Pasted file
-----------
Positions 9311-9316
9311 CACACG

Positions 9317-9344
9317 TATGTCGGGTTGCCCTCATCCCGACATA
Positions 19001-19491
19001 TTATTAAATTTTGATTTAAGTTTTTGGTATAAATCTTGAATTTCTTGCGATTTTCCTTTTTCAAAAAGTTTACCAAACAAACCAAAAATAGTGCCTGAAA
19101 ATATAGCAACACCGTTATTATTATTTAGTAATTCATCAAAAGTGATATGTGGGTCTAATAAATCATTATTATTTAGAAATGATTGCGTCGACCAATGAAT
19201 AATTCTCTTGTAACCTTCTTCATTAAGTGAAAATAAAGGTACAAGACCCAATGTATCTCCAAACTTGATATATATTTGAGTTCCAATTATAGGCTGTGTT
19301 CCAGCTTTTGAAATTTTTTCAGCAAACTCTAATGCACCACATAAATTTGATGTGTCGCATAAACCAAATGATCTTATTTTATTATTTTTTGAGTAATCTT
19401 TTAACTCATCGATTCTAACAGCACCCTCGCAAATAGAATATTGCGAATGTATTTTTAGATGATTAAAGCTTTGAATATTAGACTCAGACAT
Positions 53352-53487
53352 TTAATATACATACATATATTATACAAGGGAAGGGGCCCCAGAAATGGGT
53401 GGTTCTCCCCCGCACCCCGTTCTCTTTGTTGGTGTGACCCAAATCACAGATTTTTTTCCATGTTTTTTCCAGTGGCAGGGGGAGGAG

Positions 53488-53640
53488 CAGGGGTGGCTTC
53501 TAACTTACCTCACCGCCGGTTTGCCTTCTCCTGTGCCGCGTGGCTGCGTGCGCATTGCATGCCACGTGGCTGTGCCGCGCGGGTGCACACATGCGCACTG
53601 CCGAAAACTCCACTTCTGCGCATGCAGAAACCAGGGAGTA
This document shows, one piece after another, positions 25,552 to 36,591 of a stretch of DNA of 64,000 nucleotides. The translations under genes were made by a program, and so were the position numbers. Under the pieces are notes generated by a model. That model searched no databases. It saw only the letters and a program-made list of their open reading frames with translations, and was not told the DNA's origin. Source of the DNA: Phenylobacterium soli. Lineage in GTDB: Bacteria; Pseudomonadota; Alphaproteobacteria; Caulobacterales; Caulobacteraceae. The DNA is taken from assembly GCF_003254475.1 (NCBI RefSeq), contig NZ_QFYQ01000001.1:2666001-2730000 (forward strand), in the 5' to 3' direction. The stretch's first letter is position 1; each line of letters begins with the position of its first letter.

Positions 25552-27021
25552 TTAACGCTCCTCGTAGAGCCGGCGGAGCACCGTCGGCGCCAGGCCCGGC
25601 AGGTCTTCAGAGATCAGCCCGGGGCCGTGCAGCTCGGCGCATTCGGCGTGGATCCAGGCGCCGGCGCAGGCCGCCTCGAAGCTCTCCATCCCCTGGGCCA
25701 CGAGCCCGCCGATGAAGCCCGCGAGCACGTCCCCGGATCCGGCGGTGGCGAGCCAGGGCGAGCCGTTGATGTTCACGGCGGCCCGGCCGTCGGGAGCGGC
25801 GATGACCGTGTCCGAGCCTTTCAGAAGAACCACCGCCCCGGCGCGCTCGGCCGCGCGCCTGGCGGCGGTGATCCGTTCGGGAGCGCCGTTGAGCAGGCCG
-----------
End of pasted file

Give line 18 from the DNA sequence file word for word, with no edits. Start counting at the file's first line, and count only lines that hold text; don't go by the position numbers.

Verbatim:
This document shows, one piece after another, positions 25,552 to 36,591 of a stretch of DNA of 64,000 nucleotides. The translations under genes were made by a program, and so were the position numbers. Under the pieces are notes generated by a model. That model searched no databases. It saw only the letters and a program-made list of their open reading frames with translations, and was not told the DNA's origin. Source of the DNA: Phenylobacterium soli. Lineage in GTDB: Bacteria; Pseudomonadota; Alphaproteobacteria; Caulobacterales; Caulobacteraceae. The DNA is taken from assembly GCF_003254475.1 (NCBI RefSeq), contig NZ_QFYQ01000001.1:2666001-2730000 (forward strand), in the 5' to 3' direction. The stretch's first letter is position 1; each line of letters begins with the position of its first letter.